Pregorexia isn’t exactly a medical term. It’s a term adopted to describe the presence of symptoms that resemble anorexia in pregnant women.
Women with this disorder show an excessive fear of gaining pregnancy-related weight. In fact, they turn to various methods, which include restricting their calorie intake and doing extreme exercises, to dodge the weight increases that signify a healthy, normal pregnancy.
These behaviors yield pregnancy complications as well as premature childbirth accompanied by various health conditions associated with an unusually low weight at birth.
Pregnant — and Starving
It’s usual for pregnant women to gain weight during pregnancy to supplement the nutrition of the life growing inside her. It’s normal, then, for an expecting mother to gain anywhere from 11 to 40 pounds. If she is expecting multiple births, weight gain can be more significant.
A woman with pregorexia, however, can find it difficult to separate the need to physically support the needs of the developing child in her womb from the unhealthy fixation with remaining at a certain weight.
The fear of gaining weight can eventually take over. This is when the expecting mom with pregorexia takes drastic measures to avoid weight gain.
According to the Mayo Clinic, this condition is relatively rare. The American Psychiatric Disorder, meanwhile, does not regard it as a distinct eating disorder. In fact, the organization filed it under a general category that encompasses partially defined ailments called “eating disorders not otherwise specified.”
While not a medically recognized disorder, pregorexia can affect women all over the world, including Maggie Baumann.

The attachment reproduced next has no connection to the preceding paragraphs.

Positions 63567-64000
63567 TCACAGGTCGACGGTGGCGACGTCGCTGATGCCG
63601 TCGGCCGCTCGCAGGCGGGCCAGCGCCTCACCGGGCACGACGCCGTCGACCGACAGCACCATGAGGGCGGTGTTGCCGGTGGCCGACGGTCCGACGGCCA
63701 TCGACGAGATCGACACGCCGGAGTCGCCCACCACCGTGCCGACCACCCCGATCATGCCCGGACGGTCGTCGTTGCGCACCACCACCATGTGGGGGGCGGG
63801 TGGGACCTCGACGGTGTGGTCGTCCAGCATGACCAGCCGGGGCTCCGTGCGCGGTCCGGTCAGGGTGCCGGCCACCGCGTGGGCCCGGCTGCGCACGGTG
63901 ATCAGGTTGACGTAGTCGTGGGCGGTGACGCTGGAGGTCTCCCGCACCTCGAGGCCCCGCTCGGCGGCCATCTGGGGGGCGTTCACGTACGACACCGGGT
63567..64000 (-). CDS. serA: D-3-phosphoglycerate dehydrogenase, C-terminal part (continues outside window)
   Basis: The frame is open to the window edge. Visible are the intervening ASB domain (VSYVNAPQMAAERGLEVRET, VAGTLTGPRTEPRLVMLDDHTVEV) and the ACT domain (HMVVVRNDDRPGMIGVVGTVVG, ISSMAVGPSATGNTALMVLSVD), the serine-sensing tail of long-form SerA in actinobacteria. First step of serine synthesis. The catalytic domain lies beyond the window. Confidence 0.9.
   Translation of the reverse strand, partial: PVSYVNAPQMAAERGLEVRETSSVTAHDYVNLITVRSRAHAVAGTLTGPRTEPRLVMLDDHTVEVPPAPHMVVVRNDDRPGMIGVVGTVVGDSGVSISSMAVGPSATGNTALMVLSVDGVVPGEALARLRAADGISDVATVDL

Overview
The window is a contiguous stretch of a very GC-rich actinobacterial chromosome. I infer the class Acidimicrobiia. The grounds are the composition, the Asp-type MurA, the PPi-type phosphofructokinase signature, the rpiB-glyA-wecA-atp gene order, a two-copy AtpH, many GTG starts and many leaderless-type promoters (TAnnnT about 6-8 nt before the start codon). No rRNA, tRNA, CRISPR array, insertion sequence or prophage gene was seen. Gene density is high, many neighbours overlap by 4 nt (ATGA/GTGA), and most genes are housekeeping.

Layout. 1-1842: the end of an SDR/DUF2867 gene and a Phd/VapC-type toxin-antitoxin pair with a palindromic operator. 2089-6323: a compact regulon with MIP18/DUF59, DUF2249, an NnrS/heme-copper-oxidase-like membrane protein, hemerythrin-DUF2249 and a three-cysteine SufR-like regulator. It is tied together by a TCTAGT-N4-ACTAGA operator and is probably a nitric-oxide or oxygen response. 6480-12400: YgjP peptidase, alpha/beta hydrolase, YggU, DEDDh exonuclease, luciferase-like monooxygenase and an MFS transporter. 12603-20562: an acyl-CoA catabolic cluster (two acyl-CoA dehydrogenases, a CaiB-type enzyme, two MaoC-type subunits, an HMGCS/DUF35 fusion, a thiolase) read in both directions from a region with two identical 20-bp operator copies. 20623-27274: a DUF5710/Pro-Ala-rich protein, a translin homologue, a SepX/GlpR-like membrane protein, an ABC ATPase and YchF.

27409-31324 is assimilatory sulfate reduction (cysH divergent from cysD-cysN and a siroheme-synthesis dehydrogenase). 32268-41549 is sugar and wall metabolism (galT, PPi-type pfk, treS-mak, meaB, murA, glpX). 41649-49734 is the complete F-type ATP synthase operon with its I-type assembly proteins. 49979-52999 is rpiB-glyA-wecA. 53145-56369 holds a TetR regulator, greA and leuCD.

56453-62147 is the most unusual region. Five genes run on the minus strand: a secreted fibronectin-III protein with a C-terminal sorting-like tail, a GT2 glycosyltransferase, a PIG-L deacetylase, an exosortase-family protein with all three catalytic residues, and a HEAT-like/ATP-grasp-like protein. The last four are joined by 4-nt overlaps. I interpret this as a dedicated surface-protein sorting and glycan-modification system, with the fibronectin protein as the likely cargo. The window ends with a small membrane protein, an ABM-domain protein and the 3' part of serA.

The Story of Maggie Baumann
Then expectant mother, Maggie Baumann, was determined not gain pregnancy weight. When she was pregnant with her first child, in fact, she refused to “eat for two.” Instead, she obsessed over her calorie consumption and followed a stringent exercise routine.
She still, however, gained 32 pounds — very much within the average weight gain expected in pregnant mothers. During her second pregnancy, she vowed to never let it happen again.
Today, Baumann devotes her time to helping pregnant women with eating disorders. She shares that there are plenty of pregnant women suffering from eating disorders who choose to stay mum about what they are going through because of the stigma associated with the disorder.
The Stigma of Pregorexia
Pregnant women with eating disorders often feel embarrassed about seeking medical help. Anorexia is a distinct disorder that can pose greater risks for expecting mothers, however. This is why professionals highlight the importance of seeking help from caring anorexia treatment professionals. They zero in on the root of the eating disorder, so they can formulate treatment that will lead patients on the path to recovery that will continue even after the baby’s birth.
Baumann shares that it’s important to make women feel secure about seeking help. They should not be shamed into silence.
Professionals say that when a pregnant woman denies or is unaware of her actions, the family should step in and help her take the first step towards receiving treatment. Awareness does wonders – it can help an expecting mother to reach out for help so she can better care for herself and her unborn baby.